3.3. Interferometric Observations
The stability and spatial filtering inherent to interferometry has been exploited to make high-quality images of the SZE. The stability of an interferometer is due to its ability to perform simultaneous differential sky measurements over well-defined spatial frequencies. The spatial filtering of an interferometer also allows the emission from radio point sources to be separated from the SZE emission.
There are several other features that allow an interferometer to achieve extremely low systematics. For example, only signals that correlate between array elements will lead to detected signal. For most interferometers, this means that the bulk of the sky noise for each element will not lead to signal. Amplifier gain instabilities for an interferometer will not lead to large offsets or false detections, although, if severe, they may lead to somewhat noisy signal amplitude. To remove the effects of offsets or drifts in the electronics, as well as the correlation of spurious (noncelestial) sources of noise, the phase of the signal received at each telescope is modulated, and then the proper demodulation is applied to the output of the correlator.
The spatial filtering of an interferometer also allows the emission from radio point sources to be separated from the SZE emission. This is possible because at high angular resolution ( 10") the SZE contributes very little flux. This allows one to use long baselines, which give high angular resolution, to detect and monitor the flux of radio point sources, while using short baselines to measure the SZE. Nearly simultaneous monitoring of the point sources is important, as they are often time variable. The signal from the point sources is then easily removed, to the limit of the dynamic range of the instrument, from the short-baseline data, which are sensitive also to the SZE.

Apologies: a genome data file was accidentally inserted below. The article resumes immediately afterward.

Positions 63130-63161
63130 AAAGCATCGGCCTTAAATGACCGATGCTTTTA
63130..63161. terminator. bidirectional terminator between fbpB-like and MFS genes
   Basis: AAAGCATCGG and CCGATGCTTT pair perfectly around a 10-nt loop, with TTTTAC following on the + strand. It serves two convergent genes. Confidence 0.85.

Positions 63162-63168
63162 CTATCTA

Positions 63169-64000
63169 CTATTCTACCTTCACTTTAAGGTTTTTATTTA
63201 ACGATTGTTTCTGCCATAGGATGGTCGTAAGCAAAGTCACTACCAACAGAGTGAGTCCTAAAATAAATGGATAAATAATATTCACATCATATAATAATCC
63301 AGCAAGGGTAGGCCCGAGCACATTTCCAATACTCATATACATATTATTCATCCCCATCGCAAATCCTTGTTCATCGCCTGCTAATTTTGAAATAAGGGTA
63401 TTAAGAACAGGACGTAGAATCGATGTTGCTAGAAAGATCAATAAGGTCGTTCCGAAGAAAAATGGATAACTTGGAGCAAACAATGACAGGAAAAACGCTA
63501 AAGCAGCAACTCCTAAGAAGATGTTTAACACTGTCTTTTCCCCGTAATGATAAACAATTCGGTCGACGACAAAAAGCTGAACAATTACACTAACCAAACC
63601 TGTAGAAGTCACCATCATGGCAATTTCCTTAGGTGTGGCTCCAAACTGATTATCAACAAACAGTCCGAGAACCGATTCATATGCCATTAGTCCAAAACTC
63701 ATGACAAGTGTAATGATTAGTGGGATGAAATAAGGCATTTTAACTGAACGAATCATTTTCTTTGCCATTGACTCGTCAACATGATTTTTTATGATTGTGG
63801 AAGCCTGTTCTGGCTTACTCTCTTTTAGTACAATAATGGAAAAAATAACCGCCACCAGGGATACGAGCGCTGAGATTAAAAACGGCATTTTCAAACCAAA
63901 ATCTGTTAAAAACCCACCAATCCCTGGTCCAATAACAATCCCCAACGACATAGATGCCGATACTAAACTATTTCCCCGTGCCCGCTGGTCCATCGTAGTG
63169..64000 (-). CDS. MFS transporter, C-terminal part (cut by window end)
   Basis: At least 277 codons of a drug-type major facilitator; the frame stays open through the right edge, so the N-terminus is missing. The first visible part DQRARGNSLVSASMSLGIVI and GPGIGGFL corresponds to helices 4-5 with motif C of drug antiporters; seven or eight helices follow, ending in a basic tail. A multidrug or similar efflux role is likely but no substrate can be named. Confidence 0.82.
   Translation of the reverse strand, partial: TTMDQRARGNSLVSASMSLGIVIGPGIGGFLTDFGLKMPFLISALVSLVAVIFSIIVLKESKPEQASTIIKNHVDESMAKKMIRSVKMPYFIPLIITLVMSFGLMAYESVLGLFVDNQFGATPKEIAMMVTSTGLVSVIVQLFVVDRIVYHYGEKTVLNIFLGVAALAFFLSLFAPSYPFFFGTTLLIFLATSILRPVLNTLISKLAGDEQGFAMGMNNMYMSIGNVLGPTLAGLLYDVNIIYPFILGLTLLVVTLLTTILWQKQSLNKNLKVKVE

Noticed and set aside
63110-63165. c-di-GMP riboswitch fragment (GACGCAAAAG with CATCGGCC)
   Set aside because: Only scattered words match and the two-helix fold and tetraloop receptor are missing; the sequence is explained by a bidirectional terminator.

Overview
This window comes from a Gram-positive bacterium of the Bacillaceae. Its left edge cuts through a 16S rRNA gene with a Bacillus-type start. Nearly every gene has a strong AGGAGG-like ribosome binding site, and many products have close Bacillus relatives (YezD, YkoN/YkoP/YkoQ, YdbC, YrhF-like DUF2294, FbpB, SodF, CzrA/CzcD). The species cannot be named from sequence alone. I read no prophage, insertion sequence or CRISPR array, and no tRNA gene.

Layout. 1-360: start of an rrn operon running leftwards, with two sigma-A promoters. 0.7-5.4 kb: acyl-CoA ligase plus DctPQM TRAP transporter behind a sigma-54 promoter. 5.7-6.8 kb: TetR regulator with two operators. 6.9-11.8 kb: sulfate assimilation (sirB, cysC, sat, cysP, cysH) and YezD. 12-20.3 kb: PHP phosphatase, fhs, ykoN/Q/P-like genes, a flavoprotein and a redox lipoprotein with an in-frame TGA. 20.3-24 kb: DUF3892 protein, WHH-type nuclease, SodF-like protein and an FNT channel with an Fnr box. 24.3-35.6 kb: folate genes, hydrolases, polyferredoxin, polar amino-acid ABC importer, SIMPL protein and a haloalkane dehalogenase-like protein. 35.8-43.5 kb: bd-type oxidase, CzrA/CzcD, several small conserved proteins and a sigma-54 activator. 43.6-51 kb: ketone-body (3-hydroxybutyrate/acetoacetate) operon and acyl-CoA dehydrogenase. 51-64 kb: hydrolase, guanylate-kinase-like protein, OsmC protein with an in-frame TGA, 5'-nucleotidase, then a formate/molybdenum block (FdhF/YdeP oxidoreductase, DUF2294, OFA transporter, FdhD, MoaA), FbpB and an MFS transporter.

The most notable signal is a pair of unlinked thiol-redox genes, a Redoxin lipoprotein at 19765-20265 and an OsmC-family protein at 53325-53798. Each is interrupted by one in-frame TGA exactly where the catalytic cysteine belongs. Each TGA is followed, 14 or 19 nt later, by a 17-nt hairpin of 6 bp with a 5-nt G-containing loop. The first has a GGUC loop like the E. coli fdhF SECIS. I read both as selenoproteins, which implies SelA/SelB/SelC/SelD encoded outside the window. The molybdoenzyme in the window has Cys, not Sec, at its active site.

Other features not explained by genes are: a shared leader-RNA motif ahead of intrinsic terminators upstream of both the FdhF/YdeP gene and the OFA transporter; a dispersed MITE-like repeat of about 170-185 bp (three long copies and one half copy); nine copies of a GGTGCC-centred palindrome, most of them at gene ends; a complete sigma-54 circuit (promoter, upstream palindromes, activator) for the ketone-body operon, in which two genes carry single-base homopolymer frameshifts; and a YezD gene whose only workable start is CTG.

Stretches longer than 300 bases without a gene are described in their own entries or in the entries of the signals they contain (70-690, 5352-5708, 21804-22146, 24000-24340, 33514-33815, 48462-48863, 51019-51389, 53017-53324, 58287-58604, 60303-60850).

For the reasons given above, interferometers offer an ideal way to achieve high brightness sensitivity for extended low-surface brightness emission, at least at radio wavelengths. Most interferometers, however, were not designed for imaging low-surface brightness sources. Interferometers have been built traditionally to obtain high angular resolution and thus have employed large individual elements for maximum sensitivity to small-scale emission. As a result, special-purpose interferometric systems have been built for imaging the SZE (Carlstrom et al., 1996; Jones et al., 1993; Padin et al., 2001). All of them have taken advantage of low-noise HEMT amplifiers (Pospieszalski et al., 1995) to achieve high sensitivity.
The first interferometric detection (Jones et al., 1993) of the SZE was obtained with the Ryle Telescope (RT). The RT was built from the 5 Kilometer Array, consisting of eight 13 m telescopes located in Cambridge, England, operating at 15 GHz with East-West configurations. Five of the telescopes can be used in a compact E-W configuration for imaging of the SZE (Grainger et al., 2002; Grainge et al., 1993; Saunders et al., 2003; Jones et al., 2003; Grainge et al., 1996; Jones et al., 1993; Grainge et al., 2002b; Grainge et al., 2002a).